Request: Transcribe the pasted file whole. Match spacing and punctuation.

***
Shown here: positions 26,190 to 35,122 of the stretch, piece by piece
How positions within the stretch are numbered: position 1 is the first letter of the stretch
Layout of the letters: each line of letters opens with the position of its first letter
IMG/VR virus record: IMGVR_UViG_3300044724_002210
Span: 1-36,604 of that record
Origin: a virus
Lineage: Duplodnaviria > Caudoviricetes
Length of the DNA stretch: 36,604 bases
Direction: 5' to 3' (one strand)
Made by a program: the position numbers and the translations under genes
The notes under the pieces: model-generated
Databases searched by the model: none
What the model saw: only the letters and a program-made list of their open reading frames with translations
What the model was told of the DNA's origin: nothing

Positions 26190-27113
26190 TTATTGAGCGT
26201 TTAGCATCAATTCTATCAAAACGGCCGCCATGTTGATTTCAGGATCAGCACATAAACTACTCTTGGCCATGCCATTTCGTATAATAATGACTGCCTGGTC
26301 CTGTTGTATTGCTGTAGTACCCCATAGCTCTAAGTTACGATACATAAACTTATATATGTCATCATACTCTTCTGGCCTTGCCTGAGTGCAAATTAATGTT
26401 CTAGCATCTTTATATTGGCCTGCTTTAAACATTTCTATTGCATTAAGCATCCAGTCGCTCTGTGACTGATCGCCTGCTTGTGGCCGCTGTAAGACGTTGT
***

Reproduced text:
Shown here: positions 26,190 to 35,122 of the stretch, piece by piece
How positions within the stretch are numbered: position 1 is the first letter of the stretch
Layout of the letters: each line of letters opens with the position of its first letter
IMG/VR virus record: IMGVR_UViG_3300044724_002210
Span: 1-36,604 of that record
Origin: a virus
Lineage: Duplodnaviria > Caudoviricetes
Length of the DNA stretch: 36,604 bases
Direction: 5' to 3' (one strand)
Made by a program: the position numbers and the translations under genes
The notes under the pieces: model-generated
Databases searched by the model: none
What the model saw: only the letters and a program-made list of their open reading frames with translations
What the model was told of the DNA's origin: nothing

Positions 26190-27113
26190 TTATTGAGCGT
26201 TTAGCATCAATTCTATCAAAACGGCCGCCATGTTGATTTCAGGATCAGCACATAAACTACTCTTGGCCATGCCATTTCGTATAATAATGACTGCCTGGTC
26301 CTGTTGTATTGCTGTAGTACCCCATAGCTCTAAGTTACGATACATAAACTTATATATGTCATCATACTCTTCTGGCCTTGCCTGAGTGCAAATTAATGTT
26401 CTAGCATCTTTATATTGGCCTGCTTTAAACATTTCTATTGCATTAAGCATCCAGTCGCTCTGTGACTGATCGCCTGCTTGTGGCCGCTGTAAGACGTTGT